Garth George on Key

Garth George writes about :

In several classrooms, Mr Key, with his easy, seemingly ingenuous, almost childlike affability, connects with the children in a way few adults can, say long-time teachers.

He is fascinated with the interactive whiteboards for which Owhata Primary is noted, uses one to draw a picture of the Beehive with an arrow pointing at his office, takes a genuine interest in the children’s work and answers innumerable questions.

And, on Tuesday, he sent a message to the kids at Owhata Primary during his weekly appearance on TV One’s Breakfast show, which he’d been asked, but hadn’t promised, to do.

John Key is a Prime Minister whose like we have not seen. I’ve met many of our PMs over 50 years as a newspaperman – among them Holland, Holyoake, Marshall, Muldoon, Rowling, Clark – and none has had the easy, almost ingenuous, even childlike informality he displays.

Perhaps it’s because he is not yet a seasoned politician.

Nearly all our Prime Ministers until now have served long apprenticeships as MPs and Cabinet ministers in the hothouse environment of power and have acquired that veneer of superiority, an aloofness, common to the political elite.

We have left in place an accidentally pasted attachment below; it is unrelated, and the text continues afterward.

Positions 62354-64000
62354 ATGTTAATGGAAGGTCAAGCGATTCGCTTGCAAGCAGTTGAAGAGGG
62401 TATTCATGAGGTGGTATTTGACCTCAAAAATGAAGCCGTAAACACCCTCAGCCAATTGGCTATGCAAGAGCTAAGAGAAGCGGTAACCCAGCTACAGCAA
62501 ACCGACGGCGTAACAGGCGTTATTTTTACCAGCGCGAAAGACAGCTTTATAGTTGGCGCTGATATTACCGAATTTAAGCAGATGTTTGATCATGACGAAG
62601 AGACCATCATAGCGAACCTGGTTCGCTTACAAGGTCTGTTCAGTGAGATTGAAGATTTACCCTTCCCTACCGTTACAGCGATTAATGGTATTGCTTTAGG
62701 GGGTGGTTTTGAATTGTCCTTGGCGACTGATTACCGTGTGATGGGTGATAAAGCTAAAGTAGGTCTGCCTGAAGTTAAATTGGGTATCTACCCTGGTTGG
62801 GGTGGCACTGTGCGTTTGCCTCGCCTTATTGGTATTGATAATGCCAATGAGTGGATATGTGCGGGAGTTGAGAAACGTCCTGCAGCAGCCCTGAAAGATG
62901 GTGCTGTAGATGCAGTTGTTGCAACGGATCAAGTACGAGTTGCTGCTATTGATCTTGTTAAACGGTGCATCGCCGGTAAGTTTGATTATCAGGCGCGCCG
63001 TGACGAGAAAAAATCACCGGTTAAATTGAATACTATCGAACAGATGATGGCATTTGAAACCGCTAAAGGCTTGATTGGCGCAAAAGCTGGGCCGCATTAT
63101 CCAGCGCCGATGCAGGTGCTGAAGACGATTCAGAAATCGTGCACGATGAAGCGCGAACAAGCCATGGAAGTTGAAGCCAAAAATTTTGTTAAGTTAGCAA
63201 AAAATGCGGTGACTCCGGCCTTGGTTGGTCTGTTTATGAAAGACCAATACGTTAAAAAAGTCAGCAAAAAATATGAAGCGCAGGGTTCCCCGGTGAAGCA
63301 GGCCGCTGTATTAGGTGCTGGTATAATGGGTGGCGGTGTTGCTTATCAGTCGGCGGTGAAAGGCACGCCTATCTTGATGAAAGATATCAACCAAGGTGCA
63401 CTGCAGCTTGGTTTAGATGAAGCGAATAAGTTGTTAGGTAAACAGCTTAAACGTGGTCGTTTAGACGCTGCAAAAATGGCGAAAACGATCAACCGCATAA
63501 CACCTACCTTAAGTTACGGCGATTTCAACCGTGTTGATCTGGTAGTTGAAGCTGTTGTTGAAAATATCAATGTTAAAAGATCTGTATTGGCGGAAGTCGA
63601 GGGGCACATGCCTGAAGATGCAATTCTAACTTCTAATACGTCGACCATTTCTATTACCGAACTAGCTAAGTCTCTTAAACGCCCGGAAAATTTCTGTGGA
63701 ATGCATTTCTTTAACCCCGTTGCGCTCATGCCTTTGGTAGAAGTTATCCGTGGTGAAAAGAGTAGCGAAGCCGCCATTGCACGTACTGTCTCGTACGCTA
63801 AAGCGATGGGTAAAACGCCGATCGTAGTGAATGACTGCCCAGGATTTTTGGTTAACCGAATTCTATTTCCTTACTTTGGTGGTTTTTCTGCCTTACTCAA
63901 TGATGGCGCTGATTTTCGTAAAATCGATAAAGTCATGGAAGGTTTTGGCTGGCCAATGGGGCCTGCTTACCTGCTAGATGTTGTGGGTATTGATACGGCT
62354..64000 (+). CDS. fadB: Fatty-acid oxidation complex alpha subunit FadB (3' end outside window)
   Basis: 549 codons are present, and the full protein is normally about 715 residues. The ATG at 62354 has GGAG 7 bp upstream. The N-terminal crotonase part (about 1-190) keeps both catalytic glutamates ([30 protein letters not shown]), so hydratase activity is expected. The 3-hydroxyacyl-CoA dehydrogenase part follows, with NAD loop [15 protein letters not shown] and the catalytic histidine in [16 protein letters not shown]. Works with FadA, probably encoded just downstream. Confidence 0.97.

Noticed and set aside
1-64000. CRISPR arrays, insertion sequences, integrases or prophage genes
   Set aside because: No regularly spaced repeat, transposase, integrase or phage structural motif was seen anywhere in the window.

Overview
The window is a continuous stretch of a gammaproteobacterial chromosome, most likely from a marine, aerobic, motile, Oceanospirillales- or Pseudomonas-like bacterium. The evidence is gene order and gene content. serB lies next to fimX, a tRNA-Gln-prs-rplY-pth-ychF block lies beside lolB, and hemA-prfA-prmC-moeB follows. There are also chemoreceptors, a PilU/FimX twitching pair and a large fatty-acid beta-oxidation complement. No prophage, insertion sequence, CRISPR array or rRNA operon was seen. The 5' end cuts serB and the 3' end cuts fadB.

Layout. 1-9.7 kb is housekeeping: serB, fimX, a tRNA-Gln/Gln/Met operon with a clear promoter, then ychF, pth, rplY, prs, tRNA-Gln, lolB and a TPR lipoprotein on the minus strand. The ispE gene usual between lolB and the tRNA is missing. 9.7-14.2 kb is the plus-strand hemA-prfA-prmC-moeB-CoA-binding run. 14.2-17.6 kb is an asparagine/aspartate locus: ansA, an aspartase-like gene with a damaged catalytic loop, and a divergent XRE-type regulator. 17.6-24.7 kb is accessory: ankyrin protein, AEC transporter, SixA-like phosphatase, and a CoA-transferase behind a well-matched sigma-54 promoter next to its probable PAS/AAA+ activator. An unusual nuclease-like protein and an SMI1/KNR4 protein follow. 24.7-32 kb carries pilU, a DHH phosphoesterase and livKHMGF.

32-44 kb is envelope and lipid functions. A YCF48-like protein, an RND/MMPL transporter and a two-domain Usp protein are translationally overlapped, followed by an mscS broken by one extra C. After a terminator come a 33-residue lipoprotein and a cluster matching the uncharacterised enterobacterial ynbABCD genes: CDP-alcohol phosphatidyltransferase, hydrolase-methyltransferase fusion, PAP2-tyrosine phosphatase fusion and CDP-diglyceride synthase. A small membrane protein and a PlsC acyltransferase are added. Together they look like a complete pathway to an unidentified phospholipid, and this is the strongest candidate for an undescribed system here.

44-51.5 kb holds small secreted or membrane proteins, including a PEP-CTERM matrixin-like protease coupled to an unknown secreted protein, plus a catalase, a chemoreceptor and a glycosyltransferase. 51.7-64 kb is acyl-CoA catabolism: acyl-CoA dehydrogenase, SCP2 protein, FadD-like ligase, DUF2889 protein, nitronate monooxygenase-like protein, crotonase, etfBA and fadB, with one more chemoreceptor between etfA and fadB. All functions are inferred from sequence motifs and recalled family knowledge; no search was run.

Why I find Garth’s observations very interesting, is that much the same point was made to me last week by a couple of gallery journalists. They said that what they liked was that Key had not changed since becoming Prime Minister.  He hadn’t become aloof.

John Key is an enigma, for behind that friendly and smiling exterior there must lurk a needle-sharp mind and a spine of steel. You don’t survive, let alone succeed hugely, in the vicious game of international finance without those attributes.

Indeed. And once he makes a decision, he doesn’t tend to doubt it.

I have, over my career, watched a number of decent, honest blokes be corrupted by the foetid atmosphere of parliamentary politics – some even flagged it away – and it will be interesting to see just how long Mr Key can maintain his unaffected, ebullient, man-of-the-people mien.

Let’s hope it’s for many years to come, for it is as refreshing as a cold drink on a hot day.

The system does grind down over time. I suspect the next election is when the pressure will really come down.

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